As four federal lawmakers from Florida walked into the Homestead shelter housing 1,179 migrant children, five Miami-Dade and state elected officials were denied access to the facility on Saturday.
The five state and local Democrats who wanted to assess conditions in the shelter were dismayed when they were told they needed to request a tour two weeks in advance.
U.S. Reps. Debbie Wasserman Schultz, Frederica Wilson, Ted Deutch and Darren Soto entered the facility around 1 p.m., along with their staffs. Behind them trailed state Sens. Annette Taddeo and José Javier Rodriguez, state Rep. Kionne McGhee and Miami-Dade County Commissioners Barbara Jordan and Danielle Levine Cava — all of whom were told they would not be allowed access Saturday.
Huddled under a white tent under under a gray, rainy afternoon sky, they told reporters they were frustrated they could not enter.
"We're here locally. This is our local community. We know the community," Jordan said. "We want to see what's going on with those children."
Mark Weber, the Deputy Assistant Secretary for Public Affairs for Health and Human Services, told the lawmakers that HHS needed more notice to accommodate their requests. He said the lawmakers could tour the facility at a later date.
The Homestead complex, the second-largest shelter in the country, was opened by the Obama administration in June 2016 to temporarily house unaccompanied minors who crossed the border. It closed in April 2017 when the number of people crossing the border decreased significantly after President Donald Trump took office.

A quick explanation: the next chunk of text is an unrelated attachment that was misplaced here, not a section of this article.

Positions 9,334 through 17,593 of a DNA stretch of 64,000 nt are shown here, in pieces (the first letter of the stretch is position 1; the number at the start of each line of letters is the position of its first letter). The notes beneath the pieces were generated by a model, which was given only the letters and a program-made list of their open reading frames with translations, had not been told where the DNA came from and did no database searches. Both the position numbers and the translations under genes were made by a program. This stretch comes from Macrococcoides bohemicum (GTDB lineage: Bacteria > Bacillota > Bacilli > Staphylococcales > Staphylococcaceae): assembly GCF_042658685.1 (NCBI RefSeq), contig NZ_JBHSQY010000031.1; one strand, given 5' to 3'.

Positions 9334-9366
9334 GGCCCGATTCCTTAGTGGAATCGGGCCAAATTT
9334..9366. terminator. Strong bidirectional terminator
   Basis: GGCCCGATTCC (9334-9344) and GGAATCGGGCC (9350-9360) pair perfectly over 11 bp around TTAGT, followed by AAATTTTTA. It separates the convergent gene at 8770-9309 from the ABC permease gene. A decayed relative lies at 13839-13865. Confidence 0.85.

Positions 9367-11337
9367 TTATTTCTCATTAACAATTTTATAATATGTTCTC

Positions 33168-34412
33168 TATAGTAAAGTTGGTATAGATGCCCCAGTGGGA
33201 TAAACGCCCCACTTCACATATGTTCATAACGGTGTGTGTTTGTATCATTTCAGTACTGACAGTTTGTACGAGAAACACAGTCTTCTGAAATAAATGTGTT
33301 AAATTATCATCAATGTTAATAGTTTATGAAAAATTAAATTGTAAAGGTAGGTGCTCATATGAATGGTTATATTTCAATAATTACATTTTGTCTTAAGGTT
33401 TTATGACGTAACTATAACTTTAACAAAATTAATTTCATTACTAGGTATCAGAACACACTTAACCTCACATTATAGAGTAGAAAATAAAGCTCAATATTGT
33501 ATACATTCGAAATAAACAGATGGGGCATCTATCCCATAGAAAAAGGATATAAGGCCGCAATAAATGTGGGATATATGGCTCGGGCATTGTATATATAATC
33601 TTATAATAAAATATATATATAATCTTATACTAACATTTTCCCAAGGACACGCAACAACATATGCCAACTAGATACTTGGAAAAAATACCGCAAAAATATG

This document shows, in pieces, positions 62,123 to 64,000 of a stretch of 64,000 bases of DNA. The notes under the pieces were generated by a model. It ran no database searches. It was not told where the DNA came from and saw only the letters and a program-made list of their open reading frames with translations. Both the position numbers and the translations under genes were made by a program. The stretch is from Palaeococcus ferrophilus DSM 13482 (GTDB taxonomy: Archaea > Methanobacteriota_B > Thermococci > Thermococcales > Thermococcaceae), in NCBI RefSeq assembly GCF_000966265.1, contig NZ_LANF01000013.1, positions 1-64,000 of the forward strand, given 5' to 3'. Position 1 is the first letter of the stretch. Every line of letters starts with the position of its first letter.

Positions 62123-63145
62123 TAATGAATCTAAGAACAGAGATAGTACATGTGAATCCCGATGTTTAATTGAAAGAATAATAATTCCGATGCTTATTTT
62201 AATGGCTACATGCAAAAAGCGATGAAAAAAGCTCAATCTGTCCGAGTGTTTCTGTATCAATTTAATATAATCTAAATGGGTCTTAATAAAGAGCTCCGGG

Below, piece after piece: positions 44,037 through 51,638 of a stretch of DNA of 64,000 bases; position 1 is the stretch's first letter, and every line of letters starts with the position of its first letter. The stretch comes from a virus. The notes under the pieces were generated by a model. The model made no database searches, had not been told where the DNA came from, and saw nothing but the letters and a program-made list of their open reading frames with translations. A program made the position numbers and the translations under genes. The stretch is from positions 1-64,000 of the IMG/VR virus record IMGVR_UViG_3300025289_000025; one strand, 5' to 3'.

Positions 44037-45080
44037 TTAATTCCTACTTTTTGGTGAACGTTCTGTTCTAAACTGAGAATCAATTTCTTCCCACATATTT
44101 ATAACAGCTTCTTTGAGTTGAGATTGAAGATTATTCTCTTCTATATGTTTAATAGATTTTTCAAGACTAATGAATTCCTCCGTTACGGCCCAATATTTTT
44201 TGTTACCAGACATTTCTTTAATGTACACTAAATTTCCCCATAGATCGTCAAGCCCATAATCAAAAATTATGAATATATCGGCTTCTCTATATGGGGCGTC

But the Trump administration quietly reopened the complex on March 29, shortly before the federal government adopted a zero-tolerance immigration policy that has resulted in the separation of children from their parents.
The site is home to 1,179 migrant children (792 boys and 387 girls) between the ages of 13 and 17, including 70 who had been separated from their families at the Mexican border, who are waiting to be reunited with relatives or guardians.
The majority come from El Salvador, Guatemala and Honduras, program director Leslie Wood told the Miami Herald on Friday.
Levine Cava said that when the facility was open previously, Miami-Dade public school teachers were allowed in to teach the children and local community groups came in to provide services. After being denied access to the shelter Saturday, she criticized the federal government for not advising Miami-Dade and Homestead officials that migrant youth would be sheltered in complex.
"What's going on? What are the secrets? Why was this community not notified that these children were coming and who they were and how we could contribute and how we could participate," Levine Cava said.
McGhee emphasized his concern for the mental state of the youths in the shelter.
"It's not so much what the building looks like inside," McGhee said after a confrontation with an official from HHS. "It's what the psychological effects that these kids are being subjected to, that we may have a mental health crisis that's actually brewing in our area."
Florida Sen. Bill Nelson, who was scheduled to walk in with the other federal lawmakers, arrived about an hour later because of a delayed flight.
Nelson, who had been denied access earlier this week when he tried to enter with Wasserman Schultz, said 94 children separated at the border were being housed in the shelter, a large chunk of the at least 174 spread across the state.
Two other facilities in the county — His House Children Services near Miami Gardens and Boys Town in Cutler Bay — are housing displaced migrant kids, the lawmakers said.
A march against the separation of immigrant families is scheduled to begin at 5 p.m. Hundreds are expected to attend.
El Nuevo Herald staffers Brenda Medina and Luis Antonio Hernandez contributed to this report.